It’s always the thoughtful opinion pieces in the New York Times that prompt me to think about the horrors of today’s events. So many current tragedies and suffering bring me to myself. A recent essay by Pico Iyer, in September 8th’s paper, entitled The Value of Suffering said that “Calamity cracks you open, moves you to change your ways. Sometimes.”
Over centuries, wise people in various religious traditions have speculated that suffering has the potential to bring clarity or illumination to one’s thoughts and life. That may be true in discussions among philosophers, but I’ve generally tried to prevent suffering in my life and search instead for rewarding experiences that bring happiness and satisfaction.
It’s not logical to compare my actual experience with those who are gassed in Syria or who lose everything to fires in Colorado, but my experience that day in August 2005 has made me always alert for danger that is possibly just around the corner. My hyper-vigilance, which fires up nerve endings and gets my whole body ready to fight or run, is still present, at every moment.
I didn’t die, obviously, when at least a dozen federal officers stormed into my house that day. I’m not maimed. From all perspectives, I have a pretty full and rewarding life. As it’s now eight years since the horror, I wonder why I’ve reverted back so intensely and re-created the internal reactions of my earlier diagnosed Post Traumatic Stress Disorder.
I don’t want to die of a heart related illness so have returned to the EMDR therapist I had in 2008. This treatment was helpful then, and I thought I was on the road to recovery, so stopped before the jumping had truly departed. This time, I’ll continue until it’s gone. http://www.emdr.com/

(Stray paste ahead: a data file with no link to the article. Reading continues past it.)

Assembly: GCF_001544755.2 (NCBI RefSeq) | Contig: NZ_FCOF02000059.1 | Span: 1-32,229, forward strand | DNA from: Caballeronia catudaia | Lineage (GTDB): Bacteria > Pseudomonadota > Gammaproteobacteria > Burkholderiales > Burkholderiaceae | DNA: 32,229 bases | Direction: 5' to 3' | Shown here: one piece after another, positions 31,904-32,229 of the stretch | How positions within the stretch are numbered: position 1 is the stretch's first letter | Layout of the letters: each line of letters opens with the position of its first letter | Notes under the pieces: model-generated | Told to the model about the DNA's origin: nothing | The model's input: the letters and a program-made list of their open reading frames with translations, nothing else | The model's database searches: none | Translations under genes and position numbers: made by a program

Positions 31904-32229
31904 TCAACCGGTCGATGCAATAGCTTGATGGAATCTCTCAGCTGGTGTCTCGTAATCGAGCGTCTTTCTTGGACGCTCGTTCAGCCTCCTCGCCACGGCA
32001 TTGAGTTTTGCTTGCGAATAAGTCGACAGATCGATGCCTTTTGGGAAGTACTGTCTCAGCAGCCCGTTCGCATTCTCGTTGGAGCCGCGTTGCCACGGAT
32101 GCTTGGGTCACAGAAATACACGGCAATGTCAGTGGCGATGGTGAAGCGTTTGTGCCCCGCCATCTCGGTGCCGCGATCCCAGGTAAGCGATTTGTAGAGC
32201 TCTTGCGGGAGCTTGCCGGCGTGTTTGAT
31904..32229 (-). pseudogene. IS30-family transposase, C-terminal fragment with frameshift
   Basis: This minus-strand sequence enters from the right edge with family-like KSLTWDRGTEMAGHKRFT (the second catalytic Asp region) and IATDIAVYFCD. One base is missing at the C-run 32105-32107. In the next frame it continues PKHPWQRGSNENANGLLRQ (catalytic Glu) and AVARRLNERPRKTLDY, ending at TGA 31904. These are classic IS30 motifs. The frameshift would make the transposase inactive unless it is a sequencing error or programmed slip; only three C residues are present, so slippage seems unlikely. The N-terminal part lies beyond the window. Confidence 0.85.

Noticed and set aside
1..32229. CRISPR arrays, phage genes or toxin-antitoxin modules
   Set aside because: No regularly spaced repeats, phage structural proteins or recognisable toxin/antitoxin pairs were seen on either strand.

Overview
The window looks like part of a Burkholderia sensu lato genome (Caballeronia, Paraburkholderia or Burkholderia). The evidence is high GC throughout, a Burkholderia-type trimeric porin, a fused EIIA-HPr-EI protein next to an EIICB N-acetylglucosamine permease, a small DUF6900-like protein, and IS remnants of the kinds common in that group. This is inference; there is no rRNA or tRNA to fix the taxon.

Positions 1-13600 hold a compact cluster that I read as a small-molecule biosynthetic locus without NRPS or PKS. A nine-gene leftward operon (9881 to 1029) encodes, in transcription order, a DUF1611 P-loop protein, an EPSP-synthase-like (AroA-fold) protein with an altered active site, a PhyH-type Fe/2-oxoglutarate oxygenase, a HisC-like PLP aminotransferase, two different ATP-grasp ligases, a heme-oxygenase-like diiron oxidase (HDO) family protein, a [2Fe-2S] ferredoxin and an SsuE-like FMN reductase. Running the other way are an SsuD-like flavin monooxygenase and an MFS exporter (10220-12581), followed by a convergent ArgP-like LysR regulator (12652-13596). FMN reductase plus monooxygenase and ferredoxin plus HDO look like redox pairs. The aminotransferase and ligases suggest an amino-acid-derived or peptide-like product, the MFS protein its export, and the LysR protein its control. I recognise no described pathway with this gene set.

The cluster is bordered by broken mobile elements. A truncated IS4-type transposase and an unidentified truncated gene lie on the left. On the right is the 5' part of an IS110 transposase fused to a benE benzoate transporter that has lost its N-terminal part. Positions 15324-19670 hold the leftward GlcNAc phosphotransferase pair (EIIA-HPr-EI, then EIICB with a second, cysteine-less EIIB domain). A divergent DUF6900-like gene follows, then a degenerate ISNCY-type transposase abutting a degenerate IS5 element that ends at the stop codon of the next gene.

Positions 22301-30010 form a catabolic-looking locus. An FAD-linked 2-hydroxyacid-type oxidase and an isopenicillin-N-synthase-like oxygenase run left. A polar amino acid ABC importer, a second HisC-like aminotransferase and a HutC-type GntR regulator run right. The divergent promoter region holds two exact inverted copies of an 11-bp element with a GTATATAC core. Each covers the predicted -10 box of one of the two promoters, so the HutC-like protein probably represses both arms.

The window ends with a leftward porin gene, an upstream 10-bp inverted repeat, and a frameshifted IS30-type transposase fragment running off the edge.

My Exaggerated Startle Response, or “jumping”, as I’ve called it for years, is back — on steroids. My body reacts to any unexpected sound or motion. It’s as if I receive a strong electric shock that stuns and wounds my whole body multiple times a day.
This PTSD was caused by the federal prosecutor threatening me with arrest, telling me I would have to appear before a grand jury, that I was a person-of-interest and that that they would seize my house, any day now. This intimidation persisted for almost two years.
The federal prosecutor, who had my then-husband where he wanted him, locked away in jail, kept searching around for possibilities that might also show me to be guilty — of something. Charging two people would have been an even bigger catch than just the one he already had.
The prosecutor, distracted from his job, struggled with his own personal marital issues, which were openly discussed in the legal profession’s local grapevine. It was to my advantage that he was inefficient, not paying attention to what was going on. He must have known that his dreamed up fantasy accusations were just that – daydreams he hoped would be true and so might make him appear more competent than he really was. His plan was completely unrealistic, but in his mind, I imagine he thought, “What the hell. I’ll put as much pressure as I can on the wife. She seems way too innocent to be believed.”
I still wonder if the prosecutor ever thought how an innocent person would react to his made-up scenarios and fabricated anxiety. Perhaps he wondered, “How could she be such a goddamn goody-goody, breaking no laws, living a blameless life?”
I imagine he never once considered how lies and unjust stress could affect me. “I’m just doing my job,” he probably would have said, and not given me a second thought.
I don’t wonder how a wasp feels if I kill it. It was probably the same with the prosecutor, if he thought about me at all.
Wikipedia explains that Eye movement desensitization and reprocessing (EMDR) is a psychotherapy which emphasizes disturbing memories as the cause of psychopathology and alleviates the symptoms of post-traumatic stress disorder (PTSD). EMDR is used for individuals who have experienced severe trauma which remains unresolved. The goal of EMDR therapy is to process these distressing memories, reducing their lingering effects and allowing clients to develop more adaptive coping mechanisms.